How to travel on a student budget

Travelling can be quite expensive for a student, but worry not! We have some tips that will help you have more for less!

Maud Webster
16th November 2021
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If you’re considering travelling as a student, both within the UK and abroad, budget will likely be a big concern. And if you are a bit nifty with it, travelling doesn’t have to take a big bite out of your precious student loan...


Before you can even think about where you stay, and what you’ll do, deciding where you’ll set off to and (importantly!) how you’ll get there will be on your mind. Sadly, often the most environmental options (i.e. not flying) tend to also be the most expensive. However, by looking out for good deals and booking way in advance you can get the price of train and seafare relatively comparable.

Where should you go? Staying in the UK can often be a very economical choice - we’re spoilt for scenic options for whatever type of holiday you want to go on - beautiful beaches, great natural hiking spots, wonderful city breaks in places like London and Manchester - and you don’t have to faff about paying for the fees which go along with flights, or tricky COVID-related costs. 

Staying in the UK can be a very economical choice

If you’re wanting to go abroad, think carefully about how much you’ll be spending both to get there, and to stay there. Taking Europe as an example, there are places which are notoriously expensive to visit, be it pricey accommodation options or meals and activities coming with a hefty price tag - such as Scandinavia or Switzerland. Though flights to these places can seem very appealing (Ryanair often offer insanely cheap £4.99 singles from London airports), the holiday as a whole will often end up costing you waaaay more than choosing somewhere where it’s cheaper to stay, eat and do. 

For a more environmental option, consider travelling into mainland Europe by Eurostar (who often have deals on, check out their website) or even by coach.

Also consider where you can get to from Newcastle itself! We host an airport which flies to lots of places in Europe, including Alicante, Amsterdam, Barcelona and Belfast. A few miles East, you can also catch a cheap overnight ferry to Amsterdam - perfect for a weekend away. This saves the hassle of travelling elsewhere in the country to catch a flight or get a ferry.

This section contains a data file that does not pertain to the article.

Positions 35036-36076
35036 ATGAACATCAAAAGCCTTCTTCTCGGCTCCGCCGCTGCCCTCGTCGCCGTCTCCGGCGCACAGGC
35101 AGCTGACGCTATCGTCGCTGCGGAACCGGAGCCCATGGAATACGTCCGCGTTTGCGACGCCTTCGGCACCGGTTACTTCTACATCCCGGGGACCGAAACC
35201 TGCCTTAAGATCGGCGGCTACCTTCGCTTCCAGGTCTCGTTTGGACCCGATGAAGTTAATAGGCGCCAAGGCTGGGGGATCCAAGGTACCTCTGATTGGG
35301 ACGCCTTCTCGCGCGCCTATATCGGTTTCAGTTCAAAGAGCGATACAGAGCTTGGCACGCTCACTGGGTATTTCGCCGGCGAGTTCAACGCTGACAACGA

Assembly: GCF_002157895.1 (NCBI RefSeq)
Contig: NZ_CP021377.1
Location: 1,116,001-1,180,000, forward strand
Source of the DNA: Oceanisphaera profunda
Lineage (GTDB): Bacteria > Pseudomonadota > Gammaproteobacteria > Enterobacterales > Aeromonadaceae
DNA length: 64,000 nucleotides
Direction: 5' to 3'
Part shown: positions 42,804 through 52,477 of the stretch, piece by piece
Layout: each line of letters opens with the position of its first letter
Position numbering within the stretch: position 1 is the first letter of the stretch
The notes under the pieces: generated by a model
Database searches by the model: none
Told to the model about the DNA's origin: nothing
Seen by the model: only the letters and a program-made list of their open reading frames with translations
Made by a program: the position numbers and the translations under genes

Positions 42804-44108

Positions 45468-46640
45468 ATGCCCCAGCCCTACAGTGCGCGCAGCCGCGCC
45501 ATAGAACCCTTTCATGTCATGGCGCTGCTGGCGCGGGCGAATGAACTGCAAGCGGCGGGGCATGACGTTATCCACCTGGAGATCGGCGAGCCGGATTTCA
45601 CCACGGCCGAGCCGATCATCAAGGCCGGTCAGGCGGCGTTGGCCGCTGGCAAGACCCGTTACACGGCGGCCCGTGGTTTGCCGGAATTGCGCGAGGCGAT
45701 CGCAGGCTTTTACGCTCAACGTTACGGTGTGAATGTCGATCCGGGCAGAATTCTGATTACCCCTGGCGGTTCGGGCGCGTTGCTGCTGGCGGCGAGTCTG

There are youth hostels all over the world, in some really amazing locations, and it’s a cheap way to stay in cities and more remote locations in a very social way. If you’re staying in a shared dorm, you can often make friends with like minded travellers as well as get great value for money, especially in cities. Most youth hostels also offer a discount for travellers under 25, so be sure to check that out. 

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Airbnb caters for travellers spanning a myriad of price points, and handy filters means you can navigate wherever your destination is to see places which fit within your budget. The cheapest places tend to get booked up fast, so be sure to get the best deal by scouting out somewhere to stay well in advance. 


Couchsurfing is an app where you can find free places to stay across the world, or offer up your own home as a place for travellers to stay. I recommend couchsurfing heavily - many of my pals have had great experiences with it - and it is a very very cheap way to stay in places worldwide. However, this comes with a caveat - you need to be very aware of your safety, and take extra precautions when staying with strangers. Head over here to see Couchsurfing’s tips on how to be safe whilst using their website.

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There’s plenty of ways to explore wherever you’re travelling to without spending loads on organised activities. If you’re heading to a city, exploring it by yourself or hopping on a free walking tour can be a great way to familiarise yourself in a new place. Just googling “free / cheap activities in X” can bring up a huge list of things you can do cheaply in different cities. If you’re somewhere more remote, exploring local parks, beaches and other natural landscapes is normally free and again, Google is your friend - see what you can do locally on a budget.

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AUTHOR: Maud Webster
she/they | third year architecture & urban planning student @ newcastle | co-head of culture for the 21/22 academic year

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